6: The Most: Steven Universe!

Image: Hannah Corwin

This photo is the LGBT double entendre. Steven Universe is well known for its queer themes and its creator Rebecca Sugar is bisexual. This sign was made by my friend, Lorelle, a design major at the School of Visual Arts. While my Facebook wall was covered with posts of despair and hopelessness; she was one of the first who rallied people to stand up and fight with the clever hashtag: revolt2k16.


5: The Most: Sage

Image: Susan Alzner

The sign is held by singer-songwriter, activist, and independent entrepreneur, Ani Difranco. The quote by Angela Davis embodies the soul of the Anti-Trump protesters. It’s reaffirming that we as Americans mustn’t accept or tolerate hatred, racism, homophobia, sexism, and xenophobia. It’s our job to fight for what’s right!


4: The Double Down

Image: Courtney Sweet

This image has it all: a sign quoting Hillary Clinton’s reassuring words to the young ladies, a sign with the Anti-Trump hashtag “Not My President,” and of course, sign number 3 (below). The man climbing the traffic poll to post it only adds to the epic value of this image.


3: The Most: Artistic

Image: Sara Barton

A lot of hard work was put into creating these signs. (Yes, there were two Nazi Anti-Trump parody signs) One of the artists was kind enough to stop and be photographed. It’s gone viral throughout social media, as it was featured in many other photos.


2: The Most: Honest

Image: Sara Barton

This sign is a poignant reflection of the feelings of the LGBT community. It’s simply perfect!


1: The Most: Foreshadowing

Image: Sara Barton

I photographed this protester just after I voted. Her name is DJ Chela. She sat patiently in Union Square and let strangers take pictures of her. Yes, this sign speaks the truth. The presidential candidates have been unable to take action on The Dakota Access Pipeline or properly address the concerns of the Black Lives Matter movement. This photograph is not only powerful and moving, it’s symbolic of how most Americans feel right now: that our voices have been silenced.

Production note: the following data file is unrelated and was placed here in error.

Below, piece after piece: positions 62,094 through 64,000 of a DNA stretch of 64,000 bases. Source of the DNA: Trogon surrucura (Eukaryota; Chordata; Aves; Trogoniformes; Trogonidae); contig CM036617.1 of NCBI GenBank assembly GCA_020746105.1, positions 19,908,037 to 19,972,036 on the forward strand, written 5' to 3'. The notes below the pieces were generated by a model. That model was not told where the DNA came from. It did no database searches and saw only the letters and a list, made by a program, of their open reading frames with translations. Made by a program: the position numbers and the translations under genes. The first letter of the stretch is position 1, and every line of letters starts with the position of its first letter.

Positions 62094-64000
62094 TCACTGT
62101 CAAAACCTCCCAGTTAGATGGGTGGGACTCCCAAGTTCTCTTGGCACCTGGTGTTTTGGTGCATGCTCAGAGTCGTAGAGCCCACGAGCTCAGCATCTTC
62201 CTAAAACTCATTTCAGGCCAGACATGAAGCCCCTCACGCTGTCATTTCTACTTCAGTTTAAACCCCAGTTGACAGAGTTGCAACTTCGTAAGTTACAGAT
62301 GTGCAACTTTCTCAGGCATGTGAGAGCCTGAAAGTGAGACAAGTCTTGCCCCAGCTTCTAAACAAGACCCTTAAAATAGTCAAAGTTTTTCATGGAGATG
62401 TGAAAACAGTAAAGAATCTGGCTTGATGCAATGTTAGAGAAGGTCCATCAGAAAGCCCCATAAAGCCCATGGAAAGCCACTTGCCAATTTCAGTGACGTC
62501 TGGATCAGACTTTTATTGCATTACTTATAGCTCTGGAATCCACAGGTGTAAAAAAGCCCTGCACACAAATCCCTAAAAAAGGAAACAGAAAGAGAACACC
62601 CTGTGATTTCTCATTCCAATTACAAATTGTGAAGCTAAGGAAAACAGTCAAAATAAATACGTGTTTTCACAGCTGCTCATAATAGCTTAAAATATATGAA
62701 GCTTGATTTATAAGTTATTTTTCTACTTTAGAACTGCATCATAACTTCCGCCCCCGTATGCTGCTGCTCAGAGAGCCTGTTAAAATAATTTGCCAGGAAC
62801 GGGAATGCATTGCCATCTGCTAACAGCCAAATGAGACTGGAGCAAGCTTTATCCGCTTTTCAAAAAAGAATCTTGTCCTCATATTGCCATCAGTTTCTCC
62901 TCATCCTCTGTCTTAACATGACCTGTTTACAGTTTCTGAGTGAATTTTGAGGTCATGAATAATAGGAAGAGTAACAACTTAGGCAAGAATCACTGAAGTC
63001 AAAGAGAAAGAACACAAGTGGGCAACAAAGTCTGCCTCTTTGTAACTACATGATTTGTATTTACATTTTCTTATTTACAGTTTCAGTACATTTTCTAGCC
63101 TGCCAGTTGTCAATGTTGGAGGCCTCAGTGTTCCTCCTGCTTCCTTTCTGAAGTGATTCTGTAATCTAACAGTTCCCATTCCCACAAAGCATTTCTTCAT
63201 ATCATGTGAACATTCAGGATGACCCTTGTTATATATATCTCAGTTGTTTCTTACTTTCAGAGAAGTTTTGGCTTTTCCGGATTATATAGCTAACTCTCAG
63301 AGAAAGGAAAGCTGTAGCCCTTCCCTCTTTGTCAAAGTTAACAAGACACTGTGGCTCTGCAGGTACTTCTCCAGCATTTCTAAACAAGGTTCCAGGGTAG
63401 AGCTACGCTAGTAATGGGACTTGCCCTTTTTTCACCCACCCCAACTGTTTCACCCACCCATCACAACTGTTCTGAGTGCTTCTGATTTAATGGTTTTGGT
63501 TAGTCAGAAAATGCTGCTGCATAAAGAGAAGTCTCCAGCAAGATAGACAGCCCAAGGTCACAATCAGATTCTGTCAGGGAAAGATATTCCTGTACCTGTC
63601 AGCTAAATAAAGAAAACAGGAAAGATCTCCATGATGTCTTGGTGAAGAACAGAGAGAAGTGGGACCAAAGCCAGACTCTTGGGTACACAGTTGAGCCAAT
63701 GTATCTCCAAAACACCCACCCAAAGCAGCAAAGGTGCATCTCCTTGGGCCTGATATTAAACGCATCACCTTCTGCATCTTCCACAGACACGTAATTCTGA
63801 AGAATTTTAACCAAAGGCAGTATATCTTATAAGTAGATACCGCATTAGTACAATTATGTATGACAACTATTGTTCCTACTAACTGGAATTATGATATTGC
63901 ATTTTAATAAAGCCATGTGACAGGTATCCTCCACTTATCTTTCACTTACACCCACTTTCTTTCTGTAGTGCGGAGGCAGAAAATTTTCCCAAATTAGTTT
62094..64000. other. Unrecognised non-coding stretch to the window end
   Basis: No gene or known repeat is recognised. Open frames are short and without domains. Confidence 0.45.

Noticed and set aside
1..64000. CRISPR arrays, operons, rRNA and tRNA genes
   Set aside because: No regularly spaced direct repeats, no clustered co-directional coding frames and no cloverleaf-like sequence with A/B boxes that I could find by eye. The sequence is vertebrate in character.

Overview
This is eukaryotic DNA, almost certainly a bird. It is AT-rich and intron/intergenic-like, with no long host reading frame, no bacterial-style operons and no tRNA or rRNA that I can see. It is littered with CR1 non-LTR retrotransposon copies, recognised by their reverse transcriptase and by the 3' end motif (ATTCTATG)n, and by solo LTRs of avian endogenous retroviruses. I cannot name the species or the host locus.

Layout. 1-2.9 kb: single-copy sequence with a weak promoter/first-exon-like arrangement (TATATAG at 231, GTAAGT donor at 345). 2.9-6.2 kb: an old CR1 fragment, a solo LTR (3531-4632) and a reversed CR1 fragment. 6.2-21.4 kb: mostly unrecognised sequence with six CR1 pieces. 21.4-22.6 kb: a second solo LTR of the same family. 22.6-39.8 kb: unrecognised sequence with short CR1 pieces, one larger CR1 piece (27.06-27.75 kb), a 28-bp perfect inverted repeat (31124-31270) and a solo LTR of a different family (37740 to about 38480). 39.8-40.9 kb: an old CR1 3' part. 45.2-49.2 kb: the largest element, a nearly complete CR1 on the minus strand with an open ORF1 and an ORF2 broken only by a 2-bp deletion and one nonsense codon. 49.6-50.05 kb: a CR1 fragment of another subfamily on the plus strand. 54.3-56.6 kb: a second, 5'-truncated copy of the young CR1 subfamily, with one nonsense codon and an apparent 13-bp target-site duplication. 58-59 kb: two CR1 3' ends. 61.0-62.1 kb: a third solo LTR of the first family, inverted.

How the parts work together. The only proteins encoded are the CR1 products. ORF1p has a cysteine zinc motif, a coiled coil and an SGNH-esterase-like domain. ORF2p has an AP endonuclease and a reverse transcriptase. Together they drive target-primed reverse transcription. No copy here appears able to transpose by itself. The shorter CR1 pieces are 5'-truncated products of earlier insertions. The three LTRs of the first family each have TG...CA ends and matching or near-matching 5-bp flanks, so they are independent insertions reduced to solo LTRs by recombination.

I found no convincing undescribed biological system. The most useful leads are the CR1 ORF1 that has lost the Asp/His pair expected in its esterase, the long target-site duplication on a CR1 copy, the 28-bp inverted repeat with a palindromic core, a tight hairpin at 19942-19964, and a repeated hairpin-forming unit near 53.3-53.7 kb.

As President Thomas Jefferson said, “The price of freedom is eternal vigilance.”

This article is dedicated to: Lorelle, Hannah, and Nicole.

published via GeeksOUT!

The RWBY Interview

Nov. 1, 2016 – Anita C. Wang

As a fan of Rooster Teeth’s animated series, RWBY; I was ecstatic to learn that Digi Kolobong and I were going to interview: Miles Anthony Luna (Head-writer/Co-Director/ V.O.A: Jaune) and Barbara Julie Dunkelman (V.O.A: Yang) at New York Comic Con.

Digi and I dressed to our absolute best for this interview. Digi cosplayed as RWBY’s very own, Weiss Schnee; and yes, she built that fantastic sword! I cosplayed as the female version of Takashi Shirogane(Shiro) from Netflix’s animated series, Voltron: Legendary Defender (2016). I crafted the top and the cyborg arm. (In case you’re curious, Digi is pregnant with her second child. It’s a girl!)

I won’t drop spoilers; except this one. During the interview, it was nice to learn that the spirit of RWBY’s creator, the late great Monty Oum lives on within the series.